My question is, “Why does everyday of the week show a 10% chance of rain”? It has rained 1 day in the last 90 days here in the Bay Area.
Where do you see this probability for rain in the Forecast Card or Forecast Page or somewhere else?
Oh I see. It is there as well in the rest of the World
Thanks for that hint.@vreihen Do you remember (as I couldn’t find that quickly), I thought we had a topic or at least a discussion on that
I think this was the post from David:
You’re asking the person who doesn’t even remember what he ate for breakfast two hours ago???
Exactly, Thanks @peter for helping my memory out
A 10% round up is not acceptable in my opinion. I work for Oracle. If our software rounded up that much, we would be out of business. I think the calculations need to be adjusted. What brought this to my attention was that I gifted a Tempest unit to my father in law. He said, “It says there is a 10% of chance of rain, but there is zero clouds in the sky and it is 85 + Sunny. And it says everyday it shows 10% in the forecast.” That prompted me to look at my view and it does the same.
As far as I can tell the probabilities in the forecast are rounded to the nearest 5% (0%, 5%, 10%, 15% and so on), so the maximum rounding is likely only 2.5% (i.e. up or down to the nearest 5%).
The issue as David alluded to is that probabilities compound throughout the day. There is a higher chance of it raining at any point throughout the day than there is of it raining at a specific point in the day. That’s why the daily percentage is higher. So the hourly chances of precipitation could be in the 0 to 2.5% range (which round down to 0%), but when all these small chances are compounded together, they give a percentage in the 7.5-10% range.
There is also the issue that the WeatherFlow forecast can never be 100% certain all of the time. If it was, they’d likely be the richest company in the world. So even when it is sunny and 85+, there is always going to be a small chance of rain. For example the UK MetOffice uses “<5%” as its lowest chance, always indicating that they can never be 100% certain in their forecasting. Again those very small chances compound throughout the day to give you the 10% you see.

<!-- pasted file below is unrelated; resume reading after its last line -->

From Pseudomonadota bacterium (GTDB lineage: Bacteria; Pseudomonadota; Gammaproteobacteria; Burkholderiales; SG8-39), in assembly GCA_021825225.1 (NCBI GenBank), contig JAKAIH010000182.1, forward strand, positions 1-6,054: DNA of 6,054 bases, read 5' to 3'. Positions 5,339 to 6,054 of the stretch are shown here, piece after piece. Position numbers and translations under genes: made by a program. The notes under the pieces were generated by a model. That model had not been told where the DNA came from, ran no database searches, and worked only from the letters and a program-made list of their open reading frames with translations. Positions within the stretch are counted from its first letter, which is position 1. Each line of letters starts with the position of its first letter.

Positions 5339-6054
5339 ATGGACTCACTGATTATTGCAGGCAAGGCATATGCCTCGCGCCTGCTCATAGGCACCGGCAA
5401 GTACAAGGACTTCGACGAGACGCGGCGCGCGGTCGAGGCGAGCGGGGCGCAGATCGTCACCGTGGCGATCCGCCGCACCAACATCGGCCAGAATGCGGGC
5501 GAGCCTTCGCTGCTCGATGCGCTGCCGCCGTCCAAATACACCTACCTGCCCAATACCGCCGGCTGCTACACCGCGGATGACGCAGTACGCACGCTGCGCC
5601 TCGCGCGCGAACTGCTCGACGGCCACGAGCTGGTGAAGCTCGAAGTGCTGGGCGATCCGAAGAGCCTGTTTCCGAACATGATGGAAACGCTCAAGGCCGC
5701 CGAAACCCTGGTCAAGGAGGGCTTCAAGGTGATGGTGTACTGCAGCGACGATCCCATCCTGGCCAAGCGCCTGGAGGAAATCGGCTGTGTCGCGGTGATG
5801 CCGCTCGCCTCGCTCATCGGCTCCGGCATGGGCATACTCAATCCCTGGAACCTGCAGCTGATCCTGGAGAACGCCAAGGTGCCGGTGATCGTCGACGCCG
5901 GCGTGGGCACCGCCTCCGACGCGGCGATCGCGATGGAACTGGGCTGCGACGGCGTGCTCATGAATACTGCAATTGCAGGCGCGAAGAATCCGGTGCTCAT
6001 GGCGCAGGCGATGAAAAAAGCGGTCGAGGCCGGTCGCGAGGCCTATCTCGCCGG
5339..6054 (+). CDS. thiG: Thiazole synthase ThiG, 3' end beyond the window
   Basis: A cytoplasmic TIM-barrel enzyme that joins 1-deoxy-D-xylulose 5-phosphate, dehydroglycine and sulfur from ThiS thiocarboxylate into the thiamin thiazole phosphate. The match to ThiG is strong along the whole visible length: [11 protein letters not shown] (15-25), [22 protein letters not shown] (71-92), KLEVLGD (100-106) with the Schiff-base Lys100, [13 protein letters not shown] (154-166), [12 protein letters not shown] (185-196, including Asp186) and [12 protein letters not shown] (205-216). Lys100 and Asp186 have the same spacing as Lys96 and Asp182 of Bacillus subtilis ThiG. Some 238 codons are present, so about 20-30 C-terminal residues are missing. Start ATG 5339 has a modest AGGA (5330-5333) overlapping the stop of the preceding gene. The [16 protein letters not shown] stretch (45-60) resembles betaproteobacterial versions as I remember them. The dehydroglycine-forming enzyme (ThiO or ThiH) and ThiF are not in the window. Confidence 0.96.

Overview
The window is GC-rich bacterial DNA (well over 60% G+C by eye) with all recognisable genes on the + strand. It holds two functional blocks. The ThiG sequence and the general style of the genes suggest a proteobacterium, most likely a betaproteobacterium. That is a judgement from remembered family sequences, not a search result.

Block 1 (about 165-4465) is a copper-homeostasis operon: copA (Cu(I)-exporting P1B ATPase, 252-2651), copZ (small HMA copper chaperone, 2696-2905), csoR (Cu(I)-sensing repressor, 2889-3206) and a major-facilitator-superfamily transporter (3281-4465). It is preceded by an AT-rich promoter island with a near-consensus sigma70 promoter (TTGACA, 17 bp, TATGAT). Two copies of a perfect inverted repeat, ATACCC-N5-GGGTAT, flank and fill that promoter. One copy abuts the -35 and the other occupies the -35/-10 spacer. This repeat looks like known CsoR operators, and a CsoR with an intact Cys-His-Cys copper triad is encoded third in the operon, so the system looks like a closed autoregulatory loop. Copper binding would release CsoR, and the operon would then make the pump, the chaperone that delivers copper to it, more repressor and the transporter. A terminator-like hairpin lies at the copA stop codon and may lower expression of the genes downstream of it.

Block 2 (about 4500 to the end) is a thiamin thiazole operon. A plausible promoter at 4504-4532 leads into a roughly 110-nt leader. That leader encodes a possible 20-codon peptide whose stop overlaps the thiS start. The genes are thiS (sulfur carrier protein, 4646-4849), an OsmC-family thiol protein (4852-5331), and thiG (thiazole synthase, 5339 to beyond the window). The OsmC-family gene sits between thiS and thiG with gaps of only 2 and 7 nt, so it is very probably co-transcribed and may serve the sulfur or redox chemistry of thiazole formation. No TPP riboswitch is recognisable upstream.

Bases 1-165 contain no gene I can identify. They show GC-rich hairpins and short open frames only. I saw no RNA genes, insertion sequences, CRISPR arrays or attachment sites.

It has rained 1 day in the SF Bay Area since June 1st. I think it is safe to throw up a 0% when the forecast is not calling for rain.
Actually there is more involved than just statistics or math to “compound” those values together. As dsj mentioned some of it is even secret sauce. But even mathematically it could be that you are pretty sure that some rain is passing during the day (say 50%) and still report 0% per hour. (50% / 24 = 2%, rounded down to 0)
if it always showed 10% for daily rain during June 1st, I think it would be pretty save to say that this would be too high.
On the other hand even with 10% per day, there is still (statistically speaking) a change of 4% that you have a whole month without any rain. Unlikely, but still.
I agree - I didn’t mean to suggest the compounding was just pure maths/statistics. Simply that a small chance each hour will always give a larger chance for the entire day
I also live in the Bay Area…there has been no rain at my house since at least early May (typical for this area)…all of September has said 10% chance of rain and occasionally 20%. It may be an algorithm and “secret sauce” but I’m not a fan of it since it is clearly inaccurate. Strange given that Weatherflow is based in Scott’s Valley, which is 20 minutes from my house.